/ Warren Peel

Better Late than Never – Thoughts on Deathbed Conversions

In the last couple of weeks I have come across two men who professed faith just before their deaths, which has prompted me to think about the subject. Here are some thoughts, in no particular order.

1. The great and gracious good news of the Christian message is that any true conversion, no matter how late it comes, leads to eternal salvation. In fact, few things illustrate more clearly the essence of the gospel of God’s free grace to sinners in Jesus Christ. We are saved not by anything we have ever done or could ever do, but only by what Jesus has done for us. Someone who is converted on their deathbed has no time or strength to do any good works. He will probably not have time to become a member of a church, be baptised, take the Lord’s supper, attend even a single worship service or prayer meeting. He may not give a single penny to the work of the church. He certainly won’t be going on any mission teams or helping at a soup kitchen. And yet the absence of all these things, and many other good works besides, will not jeopardise his salvation in any way. Why not? Because we are saved by grace, through faith; it is the gift of God, not a result of works, so that no one may boast. The conversion of a sinner in the last hours of life highlight this truth. Everything else is stripped away.

The thief on the cross (Lk 23.39-43) is the definitive example of this for us. Here is a man who was most probably a terrorist in Barabbas’s unit. He may have also been a thief, but theft – even violent robbery – wasn’t a capital crime. The word Matthew and Mark use for him was often used of political freedom fighters.

So here is a man who has lived a life of violence and murder, consumed by anger and hatred. He has caused great hurt and grief to many people. He is a guilty criminal who is getting what he deserves. He has nothing to offer God – nothing remotely resembling a good work – not a shred of righteousness. There is no hope that the good in his life will outweigh the bad.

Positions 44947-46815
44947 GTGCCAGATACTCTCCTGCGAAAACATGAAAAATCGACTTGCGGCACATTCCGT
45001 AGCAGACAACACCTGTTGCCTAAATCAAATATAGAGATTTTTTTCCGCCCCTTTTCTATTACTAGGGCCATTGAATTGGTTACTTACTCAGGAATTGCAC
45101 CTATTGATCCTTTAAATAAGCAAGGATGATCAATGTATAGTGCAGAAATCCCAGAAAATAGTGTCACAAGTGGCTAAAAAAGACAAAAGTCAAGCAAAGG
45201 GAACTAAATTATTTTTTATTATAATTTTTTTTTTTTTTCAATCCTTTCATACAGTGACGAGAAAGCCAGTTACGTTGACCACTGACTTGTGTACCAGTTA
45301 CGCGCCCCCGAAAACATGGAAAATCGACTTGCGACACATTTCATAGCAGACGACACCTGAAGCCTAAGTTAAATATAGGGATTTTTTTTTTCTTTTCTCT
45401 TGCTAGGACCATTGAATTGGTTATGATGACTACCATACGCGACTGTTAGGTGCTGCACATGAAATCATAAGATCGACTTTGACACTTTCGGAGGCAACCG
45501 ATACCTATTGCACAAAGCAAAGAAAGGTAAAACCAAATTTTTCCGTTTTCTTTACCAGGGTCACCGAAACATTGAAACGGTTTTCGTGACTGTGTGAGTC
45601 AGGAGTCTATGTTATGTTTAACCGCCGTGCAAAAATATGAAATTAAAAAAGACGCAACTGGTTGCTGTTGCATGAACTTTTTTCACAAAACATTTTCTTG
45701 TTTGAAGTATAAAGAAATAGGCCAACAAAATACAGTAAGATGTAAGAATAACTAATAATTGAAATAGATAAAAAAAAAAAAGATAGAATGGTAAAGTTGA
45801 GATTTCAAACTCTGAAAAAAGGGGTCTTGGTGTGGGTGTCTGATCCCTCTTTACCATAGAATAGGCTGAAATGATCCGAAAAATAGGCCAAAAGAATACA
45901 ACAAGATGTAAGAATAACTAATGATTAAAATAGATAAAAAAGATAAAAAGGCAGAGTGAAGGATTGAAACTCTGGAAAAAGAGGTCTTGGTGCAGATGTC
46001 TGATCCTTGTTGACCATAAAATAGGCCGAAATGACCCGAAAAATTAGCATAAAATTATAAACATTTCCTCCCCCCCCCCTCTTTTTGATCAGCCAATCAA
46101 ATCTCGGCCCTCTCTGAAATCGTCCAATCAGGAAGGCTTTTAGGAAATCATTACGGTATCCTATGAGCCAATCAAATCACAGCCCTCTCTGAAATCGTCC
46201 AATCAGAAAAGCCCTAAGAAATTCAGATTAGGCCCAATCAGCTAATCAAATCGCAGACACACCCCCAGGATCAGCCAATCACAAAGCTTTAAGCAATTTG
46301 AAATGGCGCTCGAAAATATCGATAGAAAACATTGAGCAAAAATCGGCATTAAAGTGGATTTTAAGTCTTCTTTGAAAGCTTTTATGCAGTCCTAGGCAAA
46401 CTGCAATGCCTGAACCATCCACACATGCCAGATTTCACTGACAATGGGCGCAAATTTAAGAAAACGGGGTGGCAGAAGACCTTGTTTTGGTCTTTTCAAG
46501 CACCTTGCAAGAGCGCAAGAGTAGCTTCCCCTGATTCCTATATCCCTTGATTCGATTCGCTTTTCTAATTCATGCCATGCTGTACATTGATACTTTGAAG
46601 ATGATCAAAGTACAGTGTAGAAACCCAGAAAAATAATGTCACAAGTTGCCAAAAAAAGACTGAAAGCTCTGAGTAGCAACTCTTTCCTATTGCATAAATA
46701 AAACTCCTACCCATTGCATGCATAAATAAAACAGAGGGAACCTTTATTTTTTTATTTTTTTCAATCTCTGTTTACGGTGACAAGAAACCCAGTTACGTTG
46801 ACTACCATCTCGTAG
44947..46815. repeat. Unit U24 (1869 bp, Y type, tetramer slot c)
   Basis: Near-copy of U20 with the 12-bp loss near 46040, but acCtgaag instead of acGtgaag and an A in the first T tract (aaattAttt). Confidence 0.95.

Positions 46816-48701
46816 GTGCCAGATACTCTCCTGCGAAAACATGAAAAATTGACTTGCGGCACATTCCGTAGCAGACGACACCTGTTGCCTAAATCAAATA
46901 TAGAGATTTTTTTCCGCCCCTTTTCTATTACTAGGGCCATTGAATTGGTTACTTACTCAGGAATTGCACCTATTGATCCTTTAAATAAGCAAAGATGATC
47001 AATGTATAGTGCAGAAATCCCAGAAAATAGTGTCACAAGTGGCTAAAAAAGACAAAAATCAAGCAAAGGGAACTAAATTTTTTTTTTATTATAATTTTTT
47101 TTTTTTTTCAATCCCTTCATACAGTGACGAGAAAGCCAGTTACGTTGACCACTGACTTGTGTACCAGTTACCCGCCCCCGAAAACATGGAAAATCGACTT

And yet he receives from the lips of Jesus Christ the strongest assurance anyone is ever given in all of Scripture: ‘Today you will be with me in paradise.’ He is completely and freely forgiven. In fact, Jesus gives him extra assurance with the words ‘Truly, I say to you…’ There is no room for doubt!

2. All of this presupposes that the conversion is true, of course. It’s not enough to simply say a certain form of words at the end. No doubt many people have been given a false assurance at the end of their lives by being told that all they need to do is say sorry to God for their sins and ask Jesus to save them. There must be the essential elements of true repentance and faith if there is to be salvation.

True repentance consists of three things: (a) recognition of sin for what it is – an offence against God which deserves eternal condemnation; (b) remorse for sin – genuine grief for sin as an offence against God; (c) resolution to change – a turning away from sin and a corresponding pursuit of righteousness.

True saving faith similarly comprises three things: (a) understanding of the necessary facts of the gospel required for salvation; (b) belief that these facts are true; (c) a personal, unreserved trust in Jesus Christ alone, about whom the facts speak, to save from sin.

It is clear from the example of the bandit on the cross that while his understanding was very limited, he understood enough to be saved – there was true repentance and faith in Jesus Christ. If these are real then salvation is guaranteed by God himself, for ‘whoever calls upon the name of the Lord will be saved.’

3. There is always the danger that the Devil will use the possibility of a deathbed conversion to lull people into a false sense of security, encouraging them to put off becoming a Christian until the last possible moment. Someone has said, ‘There is only one deathbed conversion in Scripture so that none should despair; but only one, so that none should presume.’ Or as Matthew Henry put it, ‘True repentance is never too late; but late repentance is seldom true.’ More often than not, those who complacently think they will enjoy life first and then at the last minute ask for forgiveness will find, assuming they even have the time and the ability to think clearly at the end, that truly repenting of sin and trusting in Christ is not as easy as they imagined it would be.

And so the warning of God’s Word comes to all of us who read this, ‘Today if you hear his voice, do not harden your heart.’